Thread: How do i show the Taylor Series of inverse sine?

1. How do i show the Taylor Series of inverse sine?

Hiya, i've got to show that the Taylor series for arcsine(x) = x + (x^3/6) + (3x^5/40) +....

I've tried using the general formula where i set it out as a table of derivatives i.e f'(a), f''(a), f'''(a) etc and when a=0 but it doesn't work and i only get x. The rest turns out as 0 for the coeffiecent when i substitute a=0 in to the higher derivatives.

Does anyone have any ideas? Many thanks.

Chinkmeista.

2. Maybe the derivatives were incorrect?
$\displaystyle f(x) = sin^{-1}x$
$\displaystyle f(0) = sin^{-1}0 = 0$

$\displaystyle f'(x) = \frac{1}{\sqrt{1-x^{2}}}$

$\displaystyle f'(0) = 1$

$\displaystyle f''(x) = \frac{x}{(1-x^{2})^{\frac{3}{2}}}$

$\displaystyle f''(0)= 0$

$\displaystyle f'''(x) = \frac{2x^{2}+1}{(1-x^{2})^{\frac{5}{2}}}$

$\displaystyle f'''(0) = 1$

$\displaystyle f^{(4)}(x) = \frac{2x^{2}+1}{(1-x^{2})^{\frac{5}{2}}}$

$\displaystyle f^{(4)}(0) = 0$

$\displaystyle f^{(5)}(x) = \frac{24x^{4}+12x^{2}+9}{(1-x^{2})^{\frac{9}{2}}}$

$\displaystyle f^{(5)}(0) = 9$

This gives $\displaystyle \sin^{-1}x = x+\frac{x^{3}}{3!}+\frac{9x^{5}}{5!}+... = x+\frac{x^{3}}{6}+\frac{3x^{5}}{40}+...$

3. Originally Posted by chinkmeista
Hiya, i've got to show that the Taylor series for arcsine(x) = x + (x^3/6) + (3x^5/40) +....

I've tried using the general formula where i set it out as a table of derivatives i.e f'(a), f''(a), f'''(a) etc and when a=0 but it doesn't work and i only get x. The rest turns out as 0 for the coeffiecent when i substitute a=0 in to the higher derivatives.

Does anyone have any ideas? Many thanks.

Chinkmeista.
It works fine just taking the derivatives, though it is pretty tedious. The third derivative is $\displaystyle \frac{2x^2+1}{(x^2-1)^2\sqrt{1-x^2}}$ and the fifth is $\displaystyle \frac{24x^4+72x^2+9}{(x^2-1)^4\sqrt{1-x^2}}$.

Note a pattern: The $\displaystyle (n+1)$ derivative of inverse sine is $\displaystyle \frac{(-1)^n(n!x^n+...)}{(x^2-1)^n\sqrt{1-x^2}}$

The numerator is some polynomial, but the only obvious pattern to it was the factorial coefficient for the highest power (though there is undoubtedly some pattern for the rest of the terms).

4. Originally Posted by xxlvh
Maybe the derivatives were incorrect?
$\displaystyle f(x) = sin^{-1}x$
$\displaystyle f(0) = sin^{-1}0 = 0$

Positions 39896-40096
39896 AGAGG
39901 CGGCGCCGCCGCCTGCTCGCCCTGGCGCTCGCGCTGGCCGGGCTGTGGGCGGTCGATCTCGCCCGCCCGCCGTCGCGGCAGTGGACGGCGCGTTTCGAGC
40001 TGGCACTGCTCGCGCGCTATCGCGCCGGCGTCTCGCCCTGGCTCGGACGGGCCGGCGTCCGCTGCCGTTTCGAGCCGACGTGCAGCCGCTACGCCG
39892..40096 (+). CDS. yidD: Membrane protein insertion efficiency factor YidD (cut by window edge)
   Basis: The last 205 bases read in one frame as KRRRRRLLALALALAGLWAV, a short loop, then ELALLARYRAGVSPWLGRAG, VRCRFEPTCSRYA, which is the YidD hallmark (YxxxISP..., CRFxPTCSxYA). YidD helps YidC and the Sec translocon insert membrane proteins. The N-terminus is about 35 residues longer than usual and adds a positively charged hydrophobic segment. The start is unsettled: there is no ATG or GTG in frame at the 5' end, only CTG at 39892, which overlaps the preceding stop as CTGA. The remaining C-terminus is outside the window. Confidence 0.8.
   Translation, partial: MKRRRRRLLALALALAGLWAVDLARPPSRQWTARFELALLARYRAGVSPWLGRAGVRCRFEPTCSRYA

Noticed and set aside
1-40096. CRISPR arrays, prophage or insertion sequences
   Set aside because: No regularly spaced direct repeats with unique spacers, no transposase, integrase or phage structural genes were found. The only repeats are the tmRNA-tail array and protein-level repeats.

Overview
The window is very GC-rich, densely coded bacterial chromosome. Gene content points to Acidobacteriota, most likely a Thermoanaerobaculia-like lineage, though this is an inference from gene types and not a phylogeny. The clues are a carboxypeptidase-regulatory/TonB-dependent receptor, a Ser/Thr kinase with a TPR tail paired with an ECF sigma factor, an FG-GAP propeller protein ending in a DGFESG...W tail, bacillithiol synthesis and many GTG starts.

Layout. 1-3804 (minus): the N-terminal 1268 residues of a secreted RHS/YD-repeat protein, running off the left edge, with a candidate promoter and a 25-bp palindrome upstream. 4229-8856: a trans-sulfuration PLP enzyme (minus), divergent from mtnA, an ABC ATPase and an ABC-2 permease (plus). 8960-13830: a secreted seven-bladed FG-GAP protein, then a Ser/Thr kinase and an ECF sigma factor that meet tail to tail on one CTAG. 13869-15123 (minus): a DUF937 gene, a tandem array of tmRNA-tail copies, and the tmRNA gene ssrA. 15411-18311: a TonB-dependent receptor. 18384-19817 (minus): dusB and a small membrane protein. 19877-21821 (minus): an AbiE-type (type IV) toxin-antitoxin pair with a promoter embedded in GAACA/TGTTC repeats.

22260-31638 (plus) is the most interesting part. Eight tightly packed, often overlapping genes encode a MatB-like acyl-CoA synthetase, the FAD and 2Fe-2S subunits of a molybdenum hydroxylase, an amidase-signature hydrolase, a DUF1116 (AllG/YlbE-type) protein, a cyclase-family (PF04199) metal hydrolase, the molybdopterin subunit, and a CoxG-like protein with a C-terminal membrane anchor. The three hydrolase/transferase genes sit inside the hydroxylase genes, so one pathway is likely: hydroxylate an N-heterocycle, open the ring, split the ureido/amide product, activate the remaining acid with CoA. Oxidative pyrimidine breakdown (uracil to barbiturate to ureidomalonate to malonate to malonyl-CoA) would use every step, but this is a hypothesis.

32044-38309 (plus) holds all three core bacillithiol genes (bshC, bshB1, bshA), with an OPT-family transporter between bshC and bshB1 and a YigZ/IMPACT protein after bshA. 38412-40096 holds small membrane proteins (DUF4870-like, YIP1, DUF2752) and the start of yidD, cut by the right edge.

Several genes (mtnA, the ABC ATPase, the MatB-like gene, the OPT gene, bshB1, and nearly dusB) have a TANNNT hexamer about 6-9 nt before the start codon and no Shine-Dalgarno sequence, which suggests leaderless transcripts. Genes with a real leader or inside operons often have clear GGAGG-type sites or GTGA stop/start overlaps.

$\displaystyle f'(x) = \frac{1}{\sqrt{1-x^{2}}}$

$\displaystyle f'(0) = 1$

$\displaystyle f''(x) = \frac{x}{(1-x^{2})^{\frac{3}{2}}}$

$\displaystyle f''(0)= 0$

$\displaystyle f'''(x) = \frac{2x^{2}+1}{(1-x^{2})^{\frac{5}{2}}}$

$\displaystyle f'''(0) = 1$

$\displaystyle f^{(4)}(x) = \frac{2x^{2}+1}{(1-x^{2})^{\frac{5}{2}}}$

$\displaystyle f^{(4)}(0) = 0$

$\displaystyle f^{(5)}(x) = \frac{24x^{4}+12x^{2}+9}{(1-x^{2})^{\frac{9}{2}}}$

$\displaystyle f^{(5)}(0) = 9$

This gives $\displaystyle \sin^{-1}x = x+\frac{x^{3}}{3!}+\frac{9x^{5}}{5!}+... = x+\frac{x^{3}}{6}+\frac{3x^{5}}{40}+...$
Ah ok, but how does the 3rd derivative equal the 4th one: $\displaystyle f'''(x) = \frac{2x^{2}+1}{(1-x^{2})^{\frac{5}{2}}}$ and $\displaystyle f^{(4)}(x) = \frac{2x^{2}+1}{(1-x^{2})^{\frac{5}{2}}}$ ?

And also, for the 3rd derivative, how did you get the 2x+1 on top? did you use the quotient rule?

5. Originally Posted by chinkmeista
Ah ok, but how does the 3rd derivative equal the 4th one: $\displaystyle f'''(x) = \frac{2x^{2}+1}{(1-x^{2})^{\frac{5}{2}}}$ and $\displaystyle f^{(4)}(x) = \frac{2x^{2}+1}{(1-x^{2})^{\frac{5}{2}}}$ ?
It's supposed to be $\displaystyle \frac{6x^3+9x}{(1-x^2)^{7/2}}$, so $\displaystyle f^{(4)}(0)=0$.

6. Typing error, my apologies I was quickly trying to recopy those results from a program I used to find the derivatives. However they're still slightly off from the ones that redsoxfan325 has provided so it is best to disregard the ones I posted, it doesn't seem to always work for inverse trig functions..lucky coincidence it resulted with the same coefficients.

7. I was doing them on my TI-89. The only difference was the numerator for the $\displaystyle f^{(5)}(x)$. Everything else was the same, though we were representing our denominators differently.

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